“I’m soooo crabby. I’m cold and tired, and all I want is a hot tub, a massage, and sushi and I can’t have any of that because we’re in a pandemic and numbers are spiking here in the Bay!”

I was pacing around my living room, on the phone with my therapist, and feeling defensive and grumpy as she encouraged me to think about what I needed to feel better right now.

“Well, Annie,” she said, “I know it’s not ideal, but you’re going to have to get creative.”

“I CAN’T! We rent our home, we don’t own it, so I can’t install a hot tub, and it’s not worth the risk to book a massage in case I pass the virus onto my child. And I can’t ask my husband for a massage because he’s so burned out at the end of the day, too. Sure I could get sushi takeout but it’s not the SAME.”

On and on I went with all of my excuses which felt intractably real, bulletproof against her counters, and, frankly, demoralizing.

At the end of the session, we got off the phone and I felt deflated, defeated.

Feeling as stuck as when I started the call.

More in touch with my needs now, but totally convinced that I couldn’t have what my body and soul were really craving.

You see, it had been a hard holiday season followed by a long, cold January filled with many nights of broken sleep since my toddler was having a little sleep regression from potty training.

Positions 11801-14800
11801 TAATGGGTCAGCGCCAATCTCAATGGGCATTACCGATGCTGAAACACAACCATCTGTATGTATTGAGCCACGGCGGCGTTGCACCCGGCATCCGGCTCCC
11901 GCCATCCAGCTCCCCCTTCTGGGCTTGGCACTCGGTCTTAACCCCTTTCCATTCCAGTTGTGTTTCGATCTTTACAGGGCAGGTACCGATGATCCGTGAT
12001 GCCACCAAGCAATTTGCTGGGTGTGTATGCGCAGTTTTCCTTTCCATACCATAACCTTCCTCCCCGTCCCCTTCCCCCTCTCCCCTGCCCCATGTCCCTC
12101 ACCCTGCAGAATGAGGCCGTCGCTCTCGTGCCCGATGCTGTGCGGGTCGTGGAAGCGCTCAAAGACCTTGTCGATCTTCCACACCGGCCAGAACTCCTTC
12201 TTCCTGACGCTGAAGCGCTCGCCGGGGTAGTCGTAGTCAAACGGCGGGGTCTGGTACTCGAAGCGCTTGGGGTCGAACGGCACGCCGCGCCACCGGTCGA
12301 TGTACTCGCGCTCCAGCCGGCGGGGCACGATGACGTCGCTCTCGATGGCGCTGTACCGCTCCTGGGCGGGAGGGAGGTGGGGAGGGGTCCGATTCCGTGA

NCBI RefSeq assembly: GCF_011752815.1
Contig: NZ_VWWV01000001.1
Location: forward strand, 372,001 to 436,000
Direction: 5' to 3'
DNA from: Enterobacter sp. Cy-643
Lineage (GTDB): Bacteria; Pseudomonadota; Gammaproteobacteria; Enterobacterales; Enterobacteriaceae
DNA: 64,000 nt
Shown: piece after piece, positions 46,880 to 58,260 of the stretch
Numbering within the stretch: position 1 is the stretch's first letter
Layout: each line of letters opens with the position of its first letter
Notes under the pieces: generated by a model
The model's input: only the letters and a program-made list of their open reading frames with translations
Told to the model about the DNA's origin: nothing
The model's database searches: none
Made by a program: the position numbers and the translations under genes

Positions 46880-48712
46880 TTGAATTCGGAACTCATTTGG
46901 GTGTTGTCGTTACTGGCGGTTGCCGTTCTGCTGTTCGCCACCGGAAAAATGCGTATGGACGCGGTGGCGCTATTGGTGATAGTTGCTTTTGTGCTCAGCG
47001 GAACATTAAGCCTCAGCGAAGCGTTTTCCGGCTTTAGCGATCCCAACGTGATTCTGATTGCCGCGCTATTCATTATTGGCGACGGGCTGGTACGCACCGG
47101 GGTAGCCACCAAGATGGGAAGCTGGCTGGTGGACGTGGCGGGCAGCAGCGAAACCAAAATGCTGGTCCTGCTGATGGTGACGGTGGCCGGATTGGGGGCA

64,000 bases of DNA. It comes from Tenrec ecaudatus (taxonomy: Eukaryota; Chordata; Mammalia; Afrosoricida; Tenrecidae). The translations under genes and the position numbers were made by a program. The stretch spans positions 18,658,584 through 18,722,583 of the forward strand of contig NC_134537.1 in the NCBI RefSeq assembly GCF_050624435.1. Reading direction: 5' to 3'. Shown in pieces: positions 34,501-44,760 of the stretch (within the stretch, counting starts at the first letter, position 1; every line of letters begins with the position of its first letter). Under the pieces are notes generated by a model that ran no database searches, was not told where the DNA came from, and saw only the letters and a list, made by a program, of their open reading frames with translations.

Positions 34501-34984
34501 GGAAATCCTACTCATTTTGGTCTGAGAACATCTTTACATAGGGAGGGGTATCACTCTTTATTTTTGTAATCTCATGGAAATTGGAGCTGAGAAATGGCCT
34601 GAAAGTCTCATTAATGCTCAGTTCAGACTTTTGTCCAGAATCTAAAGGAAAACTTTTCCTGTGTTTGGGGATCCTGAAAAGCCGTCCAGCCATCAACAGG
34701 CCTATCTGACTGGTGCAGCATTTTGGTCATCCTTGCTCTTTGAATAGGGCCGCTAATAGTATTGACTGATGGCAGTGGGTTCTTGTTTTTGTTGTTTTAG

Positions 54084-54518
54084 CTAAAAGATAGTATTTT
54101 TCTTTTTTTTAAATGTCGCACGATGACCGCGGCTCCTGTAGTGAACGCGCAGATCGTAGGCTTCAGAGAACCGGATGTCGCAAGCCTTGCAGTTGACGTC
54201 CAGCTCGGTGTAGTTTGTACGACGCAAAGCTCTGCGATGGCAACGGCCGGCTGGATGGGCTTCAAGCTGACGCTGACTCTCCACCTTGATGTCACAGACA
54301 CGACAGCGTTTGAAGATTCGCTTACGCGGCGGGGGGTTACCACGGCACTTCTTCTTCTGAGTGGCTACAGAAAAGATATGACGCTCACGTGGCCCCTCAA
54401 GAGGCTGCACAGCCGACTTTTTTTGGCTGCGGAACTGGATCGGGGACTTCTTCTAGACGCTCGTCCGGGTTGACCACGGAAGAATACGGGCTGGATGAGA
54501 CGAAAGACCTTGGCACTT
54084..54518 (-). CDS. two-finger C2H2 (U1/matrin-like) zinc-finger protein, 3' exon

I was working about six days a week as my team prepped for a big project and I onboarded a new staff member at my therapy center.

My body felt cold most of the time since I work in my poorly insulated garage (ahem, converted pandemic home office) and I was TIRED and very in need of physical comfort.

A little while later, after making some tea and feeling marginally better and marginally warmer, I went back into my “office.”

I sat down at my desk, at my laptop, and thought, ‘But what if there was such a thing as a temporary hot tub? That you could have at a rental home. Is that a thing?’

Onto Amazon, I went. 

And my jaw dropped.

Inflatable hot tubs are a THING. 

And not only was it a thing, but it’s a thing that apparently gets nearly four thousand raving reviews.*

CLICK. Added to my cart. 

And then I thought, aren’t there things like electric hand massagers and foot massagers, too? 

YES. There are. So I added them to my cart.

A few days later, my packages arrived. 

Honestly, the foot and hand massager were flops so I sent them back. 

But the hot tub?

Oh, my glorious, wonderful, transformative hot tub.

Aside from the $500 fee I paid as my Kaiser co-pay for labor and delivery of my daughter a few years ago, that was hands down the best $500 I’ve ever spent. 

Since blowing it up, and waiting a few days for the water to heat up, I have been in that hot tub – usually with my husband and daughter – every single day since. Without fail.